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The Charaéter of Christian Religion, demonstrating its aptitude to plant exemplary Vertue and Sanctity.

H E holy Psalmist gives it as part of the Cha

racter of Pious persons, and therewithal a I description of their felicity, Psal. 92. 13. That they shall bring forth more fruit in their Age: and what he thus observes of the members disjunctively and apart, reason suggests to be in a higher, and more eminent manner appliable to the whole body united: And it being as well the mark as duty of every single Christian to grow in grace, 2 Pet. 3. 18. we may by all rules of Proportion, conclude that the collective masle of such, the whole Church is by this time near attained to the measure of the stature of the fulness of Christ, Eph. 4. 3. And indeed this is so regular an inference, that whileft the premises stand firm 'tis impossible to shake the conclusion, the entire body mult necessarily augment answerably to the growth of its several parts. And if we should so far let loose to speculation as to forget our experience: If we measure the effect only by the power and energy of the cause, we should surely be as far from doubting the premises also. Christianity is in its self of lo prolifick a nature, so apt to impregnate the hearts and lives of its profelytes, that it is hard to imagine,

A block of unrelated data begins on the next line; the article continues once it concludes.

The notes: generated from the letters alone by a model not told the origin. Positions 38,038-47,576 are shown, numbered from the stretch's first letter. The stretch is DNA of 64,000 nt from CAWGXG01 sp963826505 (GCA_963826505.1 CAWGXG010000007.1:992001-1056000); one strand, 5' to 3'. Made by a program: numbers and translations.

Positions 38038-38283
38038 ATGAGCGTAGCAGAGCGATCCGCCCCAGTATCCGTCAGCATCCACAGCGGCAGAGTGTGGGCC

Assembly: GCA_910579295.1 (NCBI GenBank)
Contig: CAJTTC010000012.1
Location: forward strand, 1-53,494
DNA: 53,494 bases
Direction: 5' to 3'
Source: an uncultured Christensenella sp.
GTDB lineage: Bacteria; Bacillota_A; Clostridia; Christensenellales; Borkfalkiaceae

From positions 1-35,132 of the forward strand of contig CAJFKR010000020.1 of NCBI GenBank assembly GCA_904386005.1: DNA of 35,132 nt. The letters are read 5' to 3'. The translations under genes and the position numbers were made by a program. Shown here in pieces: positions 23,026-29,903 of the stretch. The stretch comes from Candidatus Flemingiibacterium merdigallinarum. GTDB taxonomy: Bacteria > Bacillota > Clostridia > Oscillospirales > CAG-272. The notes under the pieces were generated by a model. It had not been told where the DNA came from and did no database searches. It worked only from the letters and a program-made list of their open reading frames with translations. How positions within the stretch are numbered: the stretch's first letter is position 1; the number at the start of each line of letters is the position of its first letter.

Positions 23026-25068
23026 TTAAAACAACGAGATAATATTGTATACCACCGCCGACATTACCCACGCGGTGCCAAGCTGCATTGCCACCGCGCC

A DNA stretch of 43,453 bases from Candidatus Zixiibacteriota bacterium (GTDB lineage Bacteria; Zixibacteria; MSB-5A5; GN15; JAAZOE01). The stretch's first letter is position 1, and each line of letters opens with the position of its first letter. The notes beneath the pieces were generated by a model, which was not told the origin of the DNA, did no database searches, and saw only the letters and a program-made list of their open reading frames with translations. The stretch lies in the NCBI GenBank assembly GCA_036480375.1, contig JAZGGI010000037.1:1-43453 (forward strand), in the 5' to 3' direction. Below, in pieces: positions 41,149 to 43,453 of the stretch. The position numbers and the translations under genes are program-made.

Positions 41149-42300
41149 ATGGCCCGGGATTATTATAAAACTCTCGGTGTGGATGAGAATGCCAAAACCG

that then

that any branch should want a due fertility that is engrafted into fo vigorous a stock.

FOR first, in its spring and original it is most supernatural and divinë, derived immediately from him, who had nothing more of nian than he purposely assumed to draw us the nearer to him as God. He it was that disseminated this doctrine, and that in order to the purifying to himself a peculiar people zealous of good works; and certainly his choice abundantly justifies its propriety to that end, and his defcent from Heaven on that errand puts so venerable a solemnity upon it, that though his descent were very astonishing, yet it will be much more so, that it should fail of the designed effect.